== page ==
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Doctor insights on: Mountain Sickness In Children

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Ams (acute mountain sickness)?

Ams (acute mountain sickness)?

See below: Altitude sickness—also known as acute mountain sickness (ams), altitude illness, hypobaropathy, "the altitude bends", or soroche—is a pathological effect of high altitude on humans, caused by acute exposure to low partial pressure of oxygen at high altitude. It commonly occurs above 2, 400 metres (8, 000 feet). ...Read more

Dr. Benjamin Constance
86 Doctors shared insights

Altitude Illness (Definition)

A condition that occurs when you can't get enough oxygen from the air at high altitudes. This causes symptoms such as a headache, loss of appetite, and trouble sleeping. It happens most often when people who are not used to high altitudes go quickly from lower altitudes to 8, ...Read more


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What can cause acute mountain sickness?

What can cause acute mountain sickness?

Altitude sickness: Acute altitude sickness may be associated with any combination of the following symptoms: fatigue, headache, dizziness, insomnia, shortness of breath during exertion, nausea, decreased appetite, swelling of extremities. Altitude sickness develops when the rate of ascent into higher altitudes outpaces the body's ability to adjust to those altitudes. ...Read more

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What are the tests for mountain sickness?

What are the tests for mountain sickness?

Altitude sickness: Acute altitude sickness may be associated with any combination of the following symptoms: fatigue, headache, dizziness, insomnia, shortness of breath during exertion, nausea, decreased appetite, swelling of extremities.
Altitude sickness develops when the rate of ascent into higher altitudes outpaces the body's ability to adjust to those altitudes. ...Read more

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What are the types of mountain sickness and causes?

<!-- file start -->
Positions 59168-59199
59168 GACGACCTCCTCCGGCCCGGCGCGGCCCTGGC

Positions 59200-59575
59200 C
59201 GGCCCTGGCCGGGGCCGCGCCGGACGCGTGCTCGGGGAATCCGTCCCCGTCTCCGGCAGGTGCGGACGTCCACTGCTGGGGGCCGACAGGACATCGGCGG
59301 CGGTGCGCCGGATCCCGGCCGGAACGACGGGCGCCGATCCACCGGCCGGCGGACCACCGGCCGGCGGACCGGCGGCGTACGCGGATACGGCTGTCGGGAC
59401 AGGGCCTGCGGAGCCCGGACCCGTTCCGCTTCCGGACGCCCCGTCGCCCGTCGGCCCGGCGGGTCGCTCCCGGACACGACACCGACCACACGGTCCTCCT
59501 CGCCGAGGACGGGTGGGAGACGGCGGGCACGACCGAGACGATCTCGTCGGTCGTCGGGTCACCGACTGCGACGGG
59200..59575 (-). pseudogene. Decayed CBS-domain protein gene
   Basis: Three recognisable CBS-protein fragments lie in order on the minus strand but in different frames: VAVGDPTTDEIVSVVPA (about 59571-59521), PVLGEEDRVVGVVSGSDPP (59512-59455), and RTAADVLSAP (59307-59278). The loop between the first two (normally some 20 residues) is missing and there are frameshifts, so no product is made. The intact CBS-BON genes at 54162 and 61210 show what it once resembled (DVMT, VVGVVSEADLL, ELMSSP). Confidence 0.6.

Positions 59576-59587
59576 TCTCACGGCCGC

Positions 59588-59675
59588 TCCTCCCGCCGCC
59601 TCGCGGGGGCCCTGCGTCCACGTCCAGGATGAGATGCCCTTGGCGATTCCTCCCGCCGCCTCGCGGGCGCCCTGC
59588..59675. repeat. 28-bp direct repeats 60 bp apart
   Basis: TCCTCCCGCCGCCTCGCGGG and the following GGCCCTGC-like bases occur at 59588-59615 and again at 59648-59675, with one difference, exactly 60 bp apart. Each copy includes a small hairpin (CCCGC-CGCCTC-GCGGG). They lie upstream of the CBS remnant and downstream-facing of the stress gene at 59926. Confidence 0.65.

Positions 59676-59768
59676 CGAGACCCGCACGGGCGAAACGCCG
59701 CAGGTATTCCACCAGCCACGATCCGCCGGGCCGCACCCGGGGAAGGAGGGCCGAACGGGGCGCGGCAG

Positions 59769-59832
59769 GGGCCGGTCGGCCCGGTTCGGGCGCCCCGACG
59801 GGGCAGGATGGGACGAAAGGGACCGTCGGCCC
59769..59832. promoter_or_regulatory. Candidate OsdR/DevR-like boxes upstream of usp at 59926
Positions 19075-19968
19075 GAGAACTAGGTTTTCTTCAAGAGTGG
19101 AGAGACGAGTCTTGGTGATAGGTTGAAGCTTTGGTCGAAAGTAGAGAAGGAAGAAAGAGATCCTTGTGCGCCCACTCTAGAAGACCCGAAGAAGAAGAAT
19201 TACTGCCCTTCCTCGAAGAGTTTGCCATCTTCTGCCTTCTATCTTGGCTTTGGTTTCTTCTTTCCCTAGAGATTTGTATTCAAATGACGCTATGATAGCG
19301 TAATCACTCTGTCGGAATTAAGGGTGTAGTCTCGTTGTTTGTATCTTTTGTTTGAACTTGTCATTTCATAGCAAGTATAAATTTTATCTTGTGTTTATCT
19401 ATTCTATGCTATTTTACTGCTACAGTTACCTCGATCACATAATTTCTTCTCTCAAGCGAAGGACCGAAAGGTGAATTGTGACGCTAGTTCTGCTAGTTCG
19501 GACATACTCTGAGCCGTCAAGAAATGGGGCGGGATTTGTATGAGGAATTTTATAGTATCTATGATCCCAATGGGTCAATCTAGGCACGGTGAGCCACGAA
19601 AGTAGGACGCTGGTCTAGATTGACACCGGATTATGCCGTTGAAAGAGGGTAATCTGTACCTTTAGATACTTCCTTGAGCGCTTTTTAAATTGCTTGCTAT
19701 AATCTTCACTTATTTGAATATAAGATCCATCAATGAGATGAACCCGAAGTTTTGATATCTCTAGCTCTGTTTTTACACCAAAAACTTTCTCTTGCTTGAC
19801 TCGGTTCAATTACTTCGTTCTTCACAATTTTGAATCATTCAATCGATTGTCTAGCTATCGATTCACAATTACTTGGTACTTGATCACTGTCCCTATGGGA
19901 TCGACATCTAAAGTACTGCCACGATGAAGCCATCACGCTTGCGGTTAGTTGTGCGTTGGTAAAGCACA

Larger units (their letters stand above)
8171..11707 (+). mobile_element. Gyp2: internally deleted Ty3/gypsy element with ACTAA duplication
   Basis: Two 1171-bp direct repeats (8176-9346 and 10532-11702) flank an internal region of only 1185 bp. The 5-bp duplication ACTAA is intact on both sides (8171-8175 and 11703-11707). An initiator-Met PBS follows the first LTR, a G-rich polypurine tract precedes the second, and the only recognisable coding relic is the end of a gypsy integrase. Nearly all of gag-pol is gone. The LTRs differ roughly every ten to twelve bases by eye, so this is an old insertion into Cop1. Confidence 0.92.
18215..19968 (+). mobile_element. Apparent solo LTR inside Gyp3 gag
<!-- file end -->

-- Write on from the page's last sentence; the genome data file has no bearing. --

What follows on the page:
What are the types of mountain sickness and causes?

Mountain sickness: There are several stages, not types, of mountain sickness. With all, the cause is ascending to elevation faster than the person can equilibrate. Initial symptoms include fatigue, insomnia, headache, dizziness, and nausea, w/shortness of breath on exertion. Progresses to cyanosis, shortness of breath @ rest, confusion. Pulmonary edema, to coma & death. Must descend as quickly as safely possible. ...Read more

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What are the symptomsof moderate acute mountain sickness?

What are the symptomsof moderate acute mountain sickness?

Altitude sickness: Acute altitude sickness may be associated with any combination of the following symptoms: fatigue, headache, dizziness, insomnia, shortness of breath during exertion, nausea, decreased appetite, swelling of extremities. Altitude sickness develops when the rate of ascent into higher altitudes outpaces the body's ability to adjust to those altitudes. ...Read more

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What is the definition or description of: Mountain sickness?

What is the definition or description of: Mountain sickness?

Mountain sickness: Mountain sickness (Altitude sickness) is caused by exposure to low partial pressure of oxygen at high altitudes. Possible symptoms include headache. nausea/vomiting. dizziness, fatigue, decreased appetite. upset stomach & unsteadiness. ...Read more

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What medical symptoms might I get when I have mountain sickness?

What medical symptoms might I get when I have mountain sickness?

Mountain sickness: Symptoms can range from mild to severe. Initially, there may be dizziness, lightheadedness, fatigue, nausea, loss of appetite, rapid pulse, and shortness of breath w/exertion. Later there can be chest tightness, blue skin discoloration (cyanosis), confusion, cough, coughing up blood, withdrawal from social interaction, and shortness of breath @ rest. Worst stage is coma and death. ...Read more

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How is mountain sickness treated if no doctor?

How is mountain sickness treated if no doctor?

Go DOWN: First principle in treating mountain sickness is to climb down from high altitude as soon as safely possible. Also like my colleague says, extra oxygen. If you're going hiking above 8000 feet, it's good to have some Diamox (acetazolamide) (a diuretic) in your pack, just in case. Drink plenty of fluids if using this. Avoid alcohol before you ascend in the first place. ...Read more